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The Power of Fruits & Vegtables with ALS

Did you know diet can play a role in amyotrophic lateral sclerosis (ALS)? That’s right!

Research from JAMA Neurology reveals an increased intake of simple whole fruits and vegetables improve function in ALS, also known as Lou Gehrig’s Disease, due to their high antioxidant nutrients and carotenoids. A diet high in fruits and vegetables may help minimize the severity of ALS by reducing oxidative stress.

Oxidative stress is defined as a disturbance in the balance between the production of free radicals (also known as reactive oxygen species) and antioxidant defenses’ ability to readily detoxify the reactive intermediates or to repair the resulting damage. This can lead to disruptions in normal mechanisms of cellular signaling.

To help us better understand oxidative stress, think of the cells in your body as mini-manufacturing plants that maintain your health and wellbeing. If these manufacturing plants have the tools they need, in this case, whole, fresh fruits and vegetables, they can protect you from illness and disease, make you feel better both emotionally and physically, and even restore health to some degree.

When we get sick, the workers in the manufacturing plants (cells) call for you to send reinforcements to carry on the extra workload of detoxifying the body. The reinforcements needed are water, oxygen, vitamins, antioxidants, and protein.

When a manufacturing plant (cell) cannot perform its job sufficiently, it borrows from other manufacturing plants. Borrowing will work for a while, but eventually, if the necessary tools are not provided, every manufacturing plant is too depleted of supplies to function and perform their duties and the body finally throws out its first complaint that something is not right. However, by this time, the body is 70-90% compromised. And so, it seems all of a sudden, your health is gone, and illness has taken its place, but the illness process has taken years, even decades to develop.

If we improve our management skills and provide the supplies needed appropriately at the first complaint, there is still great hope for repair and restoration of our health. The supplies needed immediately are water, oxygen, protein, vitamins, minerals, and antioxidants. How can these be supplied? A diet rich in fresh fruits and vegetables, legumes (beans, peas, and lentils), nuts, seeds, and whole grains. These are the best foundation for getting antioxidants and nutrients necessary for treating oxidative stress. Oxidative stress is the root cause of most illnesses and diseases.

The author of the study, Jeri W Nieves, PhD, an associate professor of Epidemiology at Columbia University's Mailman School of Public Health, stated, "It appears that nutrition plays a role both in triggering the disease and why it progresses. For this reason, ALS patients should eat foods high in antioxidants and carotenes.” Besides fruits and vegetables, other foods that provide a high level of antioxidants are nuts and whole grains. Dr. Nieves noted, “The foods and nutrients that may help reduce the severity of ALS are very similar to the recommendations to prevent many other chronic diseases."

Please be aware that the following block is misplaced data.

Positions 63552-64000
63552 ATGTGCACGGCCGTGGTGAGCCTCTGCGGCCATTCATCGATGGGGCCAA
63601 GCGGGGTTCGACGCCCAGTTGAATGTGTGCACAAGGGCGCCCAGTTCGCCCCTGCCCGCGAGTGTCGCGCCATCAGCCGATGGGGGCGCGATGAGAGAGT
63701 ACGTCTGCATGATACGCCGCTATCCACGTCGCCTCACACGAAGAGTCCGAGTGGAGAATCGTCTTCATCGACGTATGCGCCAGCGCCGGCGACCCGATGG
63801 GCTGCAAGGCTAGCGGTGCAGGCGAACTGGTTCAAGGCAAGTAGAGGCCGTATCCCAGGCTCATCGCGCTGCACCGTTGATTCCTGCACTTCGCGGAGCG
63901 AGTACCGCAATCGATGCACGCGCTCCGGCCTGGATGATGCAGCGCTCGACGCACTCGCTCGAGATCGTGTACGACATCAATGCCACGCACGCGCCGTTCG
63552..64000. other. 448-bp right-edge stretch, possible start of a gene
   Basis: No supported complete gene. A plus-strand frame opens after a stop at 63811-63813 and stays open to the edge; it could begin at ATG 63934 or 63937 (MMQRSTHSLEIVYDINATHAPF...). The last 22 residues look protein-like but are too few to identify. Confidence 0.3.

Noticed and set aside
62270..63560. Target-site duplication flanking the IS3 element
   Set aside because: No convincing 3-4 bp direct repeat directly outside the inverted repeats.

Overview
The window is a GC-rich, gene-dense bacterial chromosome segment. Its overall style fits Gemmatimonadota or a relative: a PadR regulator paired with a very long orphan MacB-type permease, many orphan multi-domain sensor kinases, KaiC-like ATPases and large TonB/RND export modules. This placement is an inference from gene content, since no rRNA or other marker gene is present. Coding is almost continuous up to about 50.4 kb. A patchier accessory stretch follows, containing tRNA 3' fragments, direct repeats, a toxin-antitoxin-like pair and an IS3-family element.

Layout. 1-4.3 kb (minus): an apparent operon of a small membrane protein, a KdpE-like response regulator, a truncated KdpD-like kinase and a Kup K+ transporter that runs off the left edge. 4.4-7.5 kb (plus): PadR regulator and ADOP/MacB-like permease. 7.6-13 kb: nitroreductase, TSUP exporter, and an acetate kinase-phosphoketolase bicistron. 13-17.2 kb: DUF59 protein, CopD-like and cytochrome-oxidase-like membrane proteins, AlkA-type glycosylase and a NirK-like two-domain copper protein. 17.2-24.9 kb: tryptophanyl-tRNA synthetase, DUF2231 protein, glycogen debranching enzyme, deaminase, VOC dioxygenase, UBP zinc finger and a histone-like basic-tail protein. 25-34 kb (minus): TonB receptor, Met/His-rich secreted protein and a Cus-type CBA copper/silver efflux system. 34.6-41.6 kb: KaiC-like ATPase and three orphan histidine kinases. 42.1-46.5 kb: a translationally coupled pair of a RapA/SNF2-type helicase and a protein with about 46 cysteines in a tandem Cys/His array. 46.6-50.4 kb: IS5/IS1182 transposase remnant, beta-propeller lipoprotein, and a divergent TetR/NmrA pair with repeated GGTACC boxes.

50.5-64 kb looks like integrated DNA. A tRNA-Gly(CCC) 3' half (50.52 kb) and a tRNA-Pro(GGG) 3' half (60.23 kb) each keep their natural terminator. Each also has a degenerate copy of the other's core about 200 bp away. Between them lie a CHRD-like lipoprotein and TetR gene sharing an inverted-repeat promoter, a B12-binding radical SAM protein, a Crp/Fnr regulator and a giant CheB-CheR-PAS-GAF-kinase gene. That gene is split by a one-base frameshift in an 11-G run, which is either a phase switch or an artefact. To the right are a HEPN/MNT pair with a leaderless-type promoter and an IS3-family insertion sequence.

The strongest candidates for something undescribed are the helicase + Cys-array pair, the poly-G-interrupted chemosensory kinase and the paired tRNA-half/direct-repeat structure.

The research also revealed milk and lunch meats were associated with lower measures of function, or more severe disease. Therefore, Dr. Nieves encourages, "Those responsible for nutritional care of the patient with ALS should consider promoting fruits and vegetables since they are high in antioxidants and carotenes.”

In our Start a New YOU!® Online Program we cover ten natural ways to beat Multiple Sclerosis (MS), Chronic Inflammatory Demyelinating Polyneuropathy (CIDP), and ALS Spectrum. We will walk you slowly through each of the ten essentials for improving your health.

We are so convinced together we can make a difference in 30-days or less, that we offer a money-back guarantee. Check out how The Start a New YOU!® Online Program can help get you on the road to improved health here.

Source: Jeri W. Nieves, Chris Gennings, Pam Factor-­Litvak, Jonathan Hupf, Jessica Singleton, Valerie Sharf, Björn Oskarsson, J. Americo M. Fernandes Filho, Eric J. Sorenson, Emanuele D’Amico, Ray Goetz, Hiroshi Mitsumoto. Association Between Dietary Intake and Function in Amyotrophic Lateral Sclerosis. JAMA Neurology, 2016; DOI: 10.1001/jamaneurol.2016.3401

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